Search for Blue Mass medicine that made Abraham Lincoln lose his cool
10 September 2009
To mark the 200th anniversary year of the birth of Abraham Lincoln Britain's Royal Society of Chemistry (RSC) wants to analyse the mercury-based medicine thought by some to have been responsible for the President's notorious bouts of rage in the decade before the American civil war.
But the society first needs to track down some of the legendary Victorian "Blue Mass" concoction and to that end is offering a reward of £200 for information that results in some of it being pinpointed by the end of November.
Blue Mass, sometimes known as "Blue Pills", was used widely, often ineffectively, for a range of 19th century ailments, including toothache, constipation, childbirth pains, parasitic infestation and tuberculosis.
The president was known to have used the remedy in pill form to relieve what was described as melancholy, as he lived in what a contemporary described as a "cave of gloom".
During the 1850s Lincoln, by nature a friendly and balanced person, was known for flying into towering rages which sometimes took on a physically violent manifestation, on one occasion grasping and shaking a politician until his "teeth chattered".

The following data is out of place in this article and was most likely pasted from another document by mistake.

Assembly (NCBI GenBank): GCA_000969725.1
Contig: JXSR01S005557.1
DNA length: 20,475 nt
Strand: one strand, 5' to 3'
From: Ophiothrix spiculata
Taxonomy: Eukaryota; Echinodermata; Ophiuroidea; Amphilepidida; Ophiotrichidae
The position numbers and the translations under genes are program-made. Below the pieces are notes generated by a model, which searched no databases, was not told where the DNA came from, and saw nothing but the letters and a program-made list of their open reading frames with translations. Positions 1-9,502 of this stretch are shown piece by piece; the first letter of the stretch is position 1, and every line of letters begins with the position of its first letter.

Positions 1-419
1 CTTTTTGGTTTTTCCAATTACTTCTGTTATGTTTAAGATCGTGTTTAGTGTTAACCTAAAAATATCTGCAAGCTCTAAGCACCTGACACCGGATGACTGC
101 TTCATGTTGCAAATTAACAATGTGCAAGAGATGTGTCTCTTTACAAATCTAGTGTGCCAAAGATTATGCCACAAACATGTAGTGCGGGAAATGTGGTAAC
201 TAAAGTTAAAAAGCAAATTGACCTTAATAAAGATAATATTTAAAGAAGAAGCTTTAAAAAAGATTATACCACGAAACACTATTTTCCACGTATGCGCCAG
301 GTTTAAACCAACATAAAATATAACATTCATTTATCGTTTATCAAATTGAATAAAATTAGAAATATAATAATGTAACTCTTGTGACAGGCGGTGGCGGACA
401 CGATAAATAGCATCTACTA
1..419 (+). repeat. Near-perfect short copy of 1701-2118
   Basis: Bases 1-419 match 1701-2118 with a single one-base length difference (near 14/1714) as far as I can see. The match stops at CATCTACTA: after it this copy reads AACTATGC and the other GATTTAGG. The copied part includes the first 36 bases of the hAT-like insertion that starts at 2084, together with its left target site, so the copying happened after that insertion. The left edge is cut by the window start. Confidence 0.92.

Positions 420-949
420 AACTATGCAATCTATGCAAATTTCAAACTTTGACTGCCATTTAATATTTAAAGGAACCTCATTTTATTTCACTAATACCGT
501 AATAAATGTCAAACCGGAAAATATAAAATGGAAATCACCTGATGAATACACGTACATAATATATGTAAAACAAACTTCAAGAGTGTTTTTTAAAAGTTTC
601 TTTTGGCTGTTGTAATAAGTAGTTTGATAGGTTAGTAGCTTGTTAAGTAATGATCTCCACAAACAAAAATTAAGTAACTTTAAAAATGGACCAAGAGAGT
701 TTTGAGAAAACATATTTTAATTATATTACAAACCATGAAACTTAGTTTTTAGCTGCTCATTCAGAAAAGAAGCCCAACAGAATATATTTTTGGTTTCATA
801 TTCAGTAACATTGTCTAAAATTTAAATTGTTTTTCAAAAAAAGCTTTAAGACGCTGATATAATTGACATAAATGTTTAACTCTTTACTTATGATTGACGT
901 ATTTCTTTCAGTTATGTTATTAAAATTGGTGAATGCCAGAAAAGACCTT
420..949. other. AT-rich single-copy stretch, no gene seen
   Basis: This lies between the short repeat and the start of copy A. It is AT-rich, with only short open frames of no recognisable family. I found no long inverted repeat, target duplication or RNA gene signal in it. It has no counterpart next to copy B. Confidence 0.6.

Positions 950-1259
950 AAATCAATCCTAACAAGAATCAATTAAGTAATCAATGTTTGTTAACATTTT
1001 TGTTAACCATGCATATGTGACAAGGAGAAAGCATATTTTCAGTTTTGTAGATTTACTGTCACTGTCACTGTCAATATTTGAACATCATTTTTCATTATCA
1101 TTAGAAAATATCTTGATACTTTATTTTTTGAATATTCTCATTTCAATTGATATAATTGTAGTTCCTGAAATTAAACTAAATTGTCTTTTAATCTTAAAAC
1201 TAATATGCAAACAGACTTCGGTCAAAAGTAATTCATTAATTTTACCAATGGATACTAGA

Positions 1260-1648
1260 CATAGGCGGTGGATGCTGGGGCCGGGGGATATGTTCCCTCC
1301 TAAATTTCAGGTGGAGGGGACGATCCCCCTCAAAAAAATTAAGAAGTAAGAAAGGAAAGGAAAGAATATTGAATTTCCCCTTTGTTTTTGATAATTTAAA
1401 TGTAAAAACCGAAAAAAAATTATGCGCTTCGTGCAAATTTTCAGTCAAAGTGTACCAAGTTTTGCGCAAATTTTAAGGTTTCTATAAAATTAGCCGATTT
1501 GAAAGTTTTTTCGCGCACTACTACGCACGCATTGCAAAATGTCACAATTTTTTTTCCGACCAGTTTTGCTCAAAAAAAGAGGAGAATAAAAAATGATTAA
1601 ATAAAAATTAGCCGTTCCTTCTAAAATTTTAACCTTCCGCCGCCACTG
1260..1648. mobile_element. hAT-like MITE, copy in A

At the outset of the war he determined to abandon the blue mass pills because, he said, they "made him cross".
Thereafter, while running the country torn by war, he became renowned and respected for his unflappability and calmness under pressure.
The main ingredient of Blue Mass was mercury, now know to be toxic but it also contained glycerol, rose honey, and Althea.
If anybody or any organisation has Blue Mass or 19th century Blue Pills they should notify the RSC, which would arrange for safe collection of the material.
Alan Dronsfield of the RSC's Historical Group, who was one three authors of a paper concerning arsenic and mercury as cures for the "Great Pox" (syphilis) says of mercury being taken up by the body: "Various routes were used: skin absorption, vapour inhalation, injections of 'grey oil', mercury dispersed in lanolin and liquid paraffin, and by mouth, as "Blue Pills", consisting of a suspension of the metal in liquorice, but having remarkably little positive effect.
"In the second half of the 19th century there was a move towards the use of compounds of mercury, administered by injection, so painful that the Hg2Cl2 solution was normally injected alongside morphine: even so, few patients had the stamina to persist with such a regime."
The 16th century humanist writer Ulrich von Hutten described one of his experiences: "Patients were shut in a 'stew', a small steam room, for 20 or 30 days at a time. Seated or lying down they were spread from head to foot with a mercury-based ointment, swathed in blankets and left until the sweat poured down.
"They often fainted from the heat. Disgusting secretions issued from their mouths and noses; sores filled their cheeks and lips.often their teeth fell out. Everything stank."
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